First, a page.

Which platform combination is best for digital pathology?

I am helping a group of pathologists to establish a new digital workflow supporting their day-to-day clinical work. It is a pilot to help them gain sufficient experience with the new technology based on which a robust new digital workflow can be designed and implemented.
Their digital work would entail: WSI analysis and annotation supported by pragmatic ML algorithms (cell segmentation, classification, counting, etc.). They would need to store and share WSIs (raw and annotated) as well as handle patient and treatment context data (unstructured) in combination with the WSIs.

Key aspects for the platform selection: provide effective team collaboration, cloud-based storage and computation capability, best of WSI image analysis and annotation functionalities, broad set of ML plug-ins, scalability, case management (case allocation, status tracking, mapped folder structure).

I would like to hear the Community’s recommendation on the ideal open source platform combination to be used for this pilot. My shortlist currently consists of QuPath, Orbit and Cytomine (one of the 3), all supported by Omero as a data management platform. Potentially considering Ilastik as a plug-in for specific ML training tasks.

What platform combination would you suggest, and why?
I appreciate your inputs.



Dear @afpro,
thanks for your post, I guess all platforms you mentioned are very good.
As author of Orbit I don’t want to judge which one is best. And probably there is no “best” but with different focus. The beauty of open-source solutions is that you can also easly use several in parallel.
The tasks you mentiond can be solved by Orbit, here you find the corresponding tutorials:
Please let me know if you need further assistance on this.



Thanks Manuel.
Yes, I arrived at the same conclusion that those 3 platforms are very similar in capabilities (based on the documentations I saw). That is why I am not sure which one to pick. And as you also pointed out, they may have slightly different focuses or some nuances in their functionalities which may however be relevant for us.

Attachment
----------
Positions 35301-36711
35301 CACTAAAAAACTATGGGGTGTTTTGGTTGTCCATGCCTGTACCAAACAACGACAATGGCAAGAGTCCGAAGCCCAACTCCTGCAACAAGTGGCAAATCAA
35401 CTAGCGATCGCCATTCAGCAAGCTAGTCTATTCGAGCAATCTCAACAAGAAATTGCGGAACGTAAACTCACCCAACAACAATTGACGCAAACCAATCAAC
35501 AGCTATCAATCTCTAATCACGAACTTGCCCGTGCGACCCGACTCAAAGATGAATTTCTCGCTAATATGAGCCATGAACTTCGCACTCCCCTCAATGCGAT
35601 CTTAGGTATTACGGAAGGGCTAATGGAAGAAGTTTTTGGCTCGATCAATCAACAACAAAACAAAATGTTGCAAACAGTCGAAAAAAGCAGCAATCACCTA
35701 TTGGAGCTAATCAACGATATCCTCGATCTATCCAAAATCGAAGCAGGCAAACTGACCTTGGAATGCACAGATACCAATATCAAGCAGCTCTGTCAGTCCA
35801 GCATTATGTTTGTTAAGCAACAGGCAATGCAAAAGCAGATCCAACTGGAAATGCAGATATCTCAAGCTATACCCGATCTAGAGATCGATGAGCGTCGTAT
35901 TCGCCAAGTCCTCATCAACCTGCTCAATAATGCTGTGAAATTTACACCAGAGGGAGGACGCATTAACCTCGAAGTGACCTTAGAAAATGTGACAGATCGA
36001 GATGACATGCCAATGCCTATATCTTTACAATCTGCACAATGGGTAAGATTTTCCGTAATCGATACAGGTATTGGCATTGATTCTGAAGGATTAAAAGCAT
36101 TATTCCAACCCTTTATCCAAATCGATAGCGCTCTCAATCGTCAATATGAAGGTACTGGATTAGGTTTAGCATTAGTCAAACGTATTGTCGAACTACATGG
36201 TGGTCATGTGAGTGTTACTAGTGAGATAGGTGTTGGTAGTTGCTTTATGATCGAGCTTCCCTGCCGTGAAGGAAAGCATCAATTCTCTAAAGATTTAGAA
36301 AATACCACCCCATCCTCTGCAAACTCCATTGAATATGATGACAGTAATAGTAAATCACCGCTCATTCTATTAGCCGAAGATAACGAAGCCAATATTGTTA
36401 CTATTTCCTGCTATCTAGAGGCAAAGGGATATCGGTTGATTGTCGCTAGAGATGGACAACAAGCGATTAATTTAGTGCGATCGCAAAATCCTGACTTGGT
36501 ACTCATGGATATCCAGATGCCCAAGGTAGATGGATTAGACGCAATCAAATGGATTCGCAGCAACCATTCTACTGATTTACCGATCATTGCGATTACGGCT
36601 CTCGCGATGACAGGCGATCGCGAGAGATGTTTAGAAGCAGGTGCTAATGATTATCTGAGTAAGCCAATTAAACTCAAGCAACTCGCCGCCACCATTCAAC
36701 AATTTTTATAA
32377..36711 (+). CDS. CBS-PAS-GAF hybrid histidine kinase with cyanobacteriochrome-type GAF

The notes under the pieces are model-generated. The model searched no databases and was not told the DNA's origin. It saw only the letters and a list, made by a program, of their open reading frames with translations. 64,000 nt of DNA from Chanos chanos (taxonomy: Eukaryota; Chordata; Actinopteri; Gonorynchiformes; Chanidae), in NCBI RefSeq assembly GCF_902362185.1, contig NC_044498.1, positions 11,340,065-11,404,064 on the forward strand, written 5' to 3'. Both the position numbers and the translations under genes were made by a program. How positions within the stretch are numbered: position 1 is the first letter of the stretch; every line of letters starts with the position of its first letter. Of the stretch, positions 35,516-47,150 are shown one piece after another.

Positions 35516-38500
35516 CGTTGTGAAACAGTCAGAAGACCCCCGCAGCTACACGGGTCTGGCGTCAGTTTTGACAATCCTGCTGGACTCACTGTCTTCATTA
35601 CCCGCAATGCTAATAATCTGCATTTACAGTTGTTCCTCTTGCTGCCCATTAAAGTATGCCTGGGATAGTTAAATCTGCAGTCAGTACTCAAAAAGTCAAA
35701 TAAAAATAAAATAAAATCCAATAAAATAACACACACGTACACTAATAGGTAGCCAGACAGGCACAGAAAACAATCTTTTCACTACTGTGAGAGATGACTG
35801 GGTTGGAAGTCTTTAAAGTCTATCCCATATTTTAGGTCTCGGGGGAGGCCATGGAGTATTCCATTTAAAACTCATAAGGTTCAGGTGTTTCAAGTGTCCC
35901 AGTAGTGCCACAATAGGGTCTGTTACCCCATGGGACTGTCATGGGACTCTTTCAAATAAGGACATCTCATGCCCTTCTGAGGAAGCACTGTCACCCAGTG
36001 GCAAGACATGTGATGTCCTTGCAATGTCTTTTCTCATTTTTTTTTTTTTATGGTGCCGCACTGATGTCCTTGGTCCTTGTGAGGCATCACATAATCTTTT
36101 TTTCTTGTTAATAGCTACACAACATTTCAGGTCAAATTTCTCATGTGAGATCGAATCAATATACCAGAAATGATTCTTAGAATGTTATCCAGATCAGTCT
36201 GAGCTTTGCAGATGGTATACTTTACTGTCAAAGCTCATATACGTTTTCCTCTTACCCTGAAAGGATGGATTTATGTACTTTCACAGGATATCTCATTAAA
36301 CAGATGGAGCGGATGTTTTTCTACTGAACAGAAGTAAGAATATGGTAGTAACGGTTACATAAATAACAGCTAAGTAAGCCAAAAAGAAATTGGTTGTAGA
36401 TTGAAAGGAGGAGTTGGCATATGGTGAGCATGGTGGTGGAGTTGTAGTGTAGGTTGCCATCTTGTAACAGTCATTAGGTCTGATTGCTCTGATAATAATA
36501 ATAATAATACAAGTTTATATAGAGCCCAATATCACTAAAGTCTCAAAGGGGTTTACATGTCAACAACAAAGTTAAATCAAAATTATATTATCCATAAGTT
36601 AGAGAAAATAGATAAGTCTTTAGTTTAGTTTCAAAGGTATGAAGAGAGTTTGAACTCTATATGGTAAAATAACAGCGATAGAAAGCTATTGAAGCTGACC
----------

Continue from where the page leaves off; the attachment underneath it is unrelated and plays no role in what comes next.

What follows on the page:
Would you please share your perspective in how Orbit is different from the other two?
For example, I read in an external article comparing the platforms (https://medevel.com/10-os-whole-slide-image/ and https://medevel.com/orbit-digital-pathology/) that while Orbit is “100 steps forward for digital pathology”, they “would recommend other software for pathologists”. The other two are referenced as “lightweight”. It is hard for me to judge based on this what the pros and cons of Orbit for our situation may be.

Can you please elaborate on what you consider Orbit’s strenghts and potential weaknesses from our point of view?
I hope to get some similar insights from the developers/users of the other two platforms as well.

Many thanks,

1 Like

As QuPath’s creator, I also don’t want to judge - but I’d say QuPath and Orbit are quite comparable, whereas Cytomine is quite different in its aims and scope (and overlaps with OMERO?).

But because they are all freely available and open source, your pathologists could try them out to find their own preferences. Or, in QuPath’s case, sign up for the webinar next week through http://neubiasacademy.org :slight_smile:


I wanted to add two things:

  1. It’s worth looking into how many other people have done similar analyses to your own in the past (the subforums for each software might be a good place to start there).
  2. It might help to add a bit of information about what types of analyses you want to do. I think all software does some kind of cell segmentation, but certain software will do better with weird cell shapes like neurons, while others handle millions of objects better. Also, whether you have anyone on hand who can code (at least at an introductory level) might make you lean towards or away from more flexible platforms (usually the flexibility is in the coding).

Identification of superstructures (glomeruli etc) might require some sort of deep learning integration.

Multiplexing for 5+ markers can be difficult without an interface designed to automatically handle multiple class assignments (6 markers is 2^6 or 64 potential class combinations, if each marker could represent one base class).

Do you need data visualization to be built in or can you use something else for that?

And as you pointed out, how well does it handle automatically importing or classifying metadata?